So you have swept me back, I who have walked with the live souls above the earth, I who have slept among the live flowers at last;
so for your arrogance and your ruthlessness I am swept back where dead lichens drip dead cinders upon moss of ash;
so for your arrogance I am broken at last, I who had lived unconscious who was almost forgot;
if you had let me wait I had grown from listlessness into peace if you had let me rest with the dead, I had forgot you and the past.
Here only flame upon flame and black among the red sparks, streaks of black and light grown colorless
why did you turn back, that hell should be reinhabited of myself thus swept into nothingness?
why did you turn back? why did you glance back? why did you hesitate for that moment? why did you bend your face caught with the flame of the upper earth, above my face?
what was it that crossed my face with the light from yours and your glance? what was it you saw in my face? the light of your own face, the fire of your own presence?
what had my face to offer but reflex of the earth, hyacinth colour caught from the raw fissure in the rock where the light struck, and the colour of azure crocuses, and the bright surface of gold crocuses and of the wind-flower swift in its veins as lightning and as white.
Saffron from the fringe of the earth, wild saffron that has bent over the sharp edge of earth, all the flowers that cut through the earth, all, all the flowers are lost;
everything is lost, everything is crossed with black, black upon black and worse than black, this colourless light
Fringe upon fringe of blue crocuses, crocuses, walled against blue of themselves, blue of that upper earth blue of the depth upon depth of flowers, lost; flowers, if I could have taken once my breath of them, enough of them, more than earth, even than of the upper earth, had passed with me beneath the earth;
If I could have caught up from the earth the whole of the flowers of the earth, if once I could have breathed into myself the very golden crocuses and the red and the very golden hearts of the first saffron, the whole of the golden mass, the whole of the great fragrance, I could have dared the loss.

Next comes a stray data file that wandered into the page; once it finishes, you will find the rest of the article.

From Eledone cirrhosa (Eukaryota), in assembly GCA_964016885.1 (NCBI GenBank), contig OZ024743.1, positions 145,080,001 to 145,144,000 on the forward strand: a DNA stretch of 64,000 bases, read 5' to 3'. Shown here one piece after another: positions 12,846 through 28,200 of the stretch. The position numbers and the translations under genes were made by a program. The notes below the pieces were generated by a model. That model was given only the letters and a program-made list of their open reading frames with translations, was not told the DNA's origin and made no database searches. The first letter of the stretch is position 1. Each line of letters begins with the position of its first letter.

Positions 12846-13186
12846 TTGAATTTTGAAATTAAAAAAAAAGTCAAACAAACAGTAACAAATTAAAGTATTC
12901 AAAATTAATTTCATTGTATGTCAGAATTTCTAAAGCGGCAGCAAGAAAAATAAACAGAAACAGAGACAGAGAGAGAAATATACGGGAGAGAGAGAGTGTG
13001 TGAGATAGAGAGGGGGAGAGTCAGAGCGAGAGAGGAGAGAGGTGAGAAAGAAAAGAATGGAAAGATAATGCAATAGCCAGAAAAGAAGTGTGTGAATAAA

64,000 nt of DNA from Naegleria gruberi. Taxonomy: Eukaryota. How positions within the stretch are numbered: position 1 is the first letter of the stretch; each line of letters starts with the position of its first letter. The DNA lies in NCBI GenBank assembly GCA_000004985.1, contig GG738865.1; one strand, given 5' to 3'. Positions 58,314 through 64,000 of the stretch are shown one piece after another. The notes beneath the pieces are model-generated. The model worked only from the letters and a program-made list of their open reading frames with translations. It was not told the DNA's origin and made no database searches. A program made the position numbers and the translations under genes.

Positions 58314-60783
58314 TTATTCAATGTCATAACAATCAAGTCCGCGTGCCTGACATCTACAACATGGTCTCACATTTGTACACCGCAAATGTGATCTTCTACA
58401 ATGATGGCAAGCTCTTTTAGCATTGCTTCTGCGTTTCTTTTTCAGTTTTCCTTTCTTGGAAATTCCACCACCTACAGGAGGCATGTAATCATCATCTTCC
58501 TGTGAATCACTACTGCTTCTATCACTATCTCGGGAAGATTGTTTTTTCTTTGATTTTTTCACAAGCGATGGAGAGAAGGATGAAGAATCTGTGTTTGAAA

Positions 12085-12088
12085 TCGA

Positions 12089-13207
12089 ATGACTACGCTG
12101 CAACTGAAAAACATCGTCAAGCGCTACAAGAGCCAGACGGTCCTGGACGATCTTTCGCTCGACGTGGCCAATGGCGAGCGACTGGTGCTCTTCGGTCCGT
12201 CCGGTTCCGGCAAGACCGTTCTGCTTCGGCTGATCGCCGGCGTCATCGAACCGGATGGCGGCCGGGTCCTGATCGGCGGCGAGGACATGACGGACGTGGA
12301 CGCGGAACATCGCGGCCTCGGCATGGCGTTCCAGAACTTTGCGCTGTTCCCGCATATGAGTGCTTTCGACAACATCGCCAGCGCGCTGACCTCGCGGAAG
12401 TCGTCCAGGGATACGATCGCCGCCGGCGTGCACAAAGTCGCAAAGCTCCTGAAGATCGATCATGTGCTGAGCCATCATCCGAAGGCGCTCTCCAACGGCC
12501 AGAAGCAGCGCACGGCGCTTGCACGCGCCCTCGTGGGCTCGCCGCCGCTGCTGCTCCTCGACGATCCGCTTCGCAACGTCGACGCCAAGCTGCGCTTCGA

So for your arrogance and your ruthlessness I have lost the earth and the flowers of the earth, and the live souls above the earth, and you who passed across the light and reached ruthless;
you who have your own light, who are yourself a presence, who need no presence;
yet for all your arrogance and your glance, I tell you this:
such loss is no loss, such terror, such coils and strands and pitfalls of blackness such terror is no loss;
hell is no worse than your earth above the earth, hell is no worse, no, nor your flowers nor your veins of light nor your presence, a loss; my hell is no worse than yours though you pass among the flowers and speak with the spirits above the earth.
Against the black I have more fervour than you in all the splendour of that place, against the blackness and the stark grey I have more light;
and the flowers, if I should tell you, you would turn from your own fit paths toward hell, turn again and glance back and I would sink into a place even more terrible than this.
At least I have the flowers of myself, and my thoughts, no god can take that; I have the fervour of myself for a presence and my own spirit for light;
and my spirit with its loss knows this; though small against the black, small against the formless rocks, hell must break before I am lost;
before I am lost, hell must open like a red rose for the dead to pass.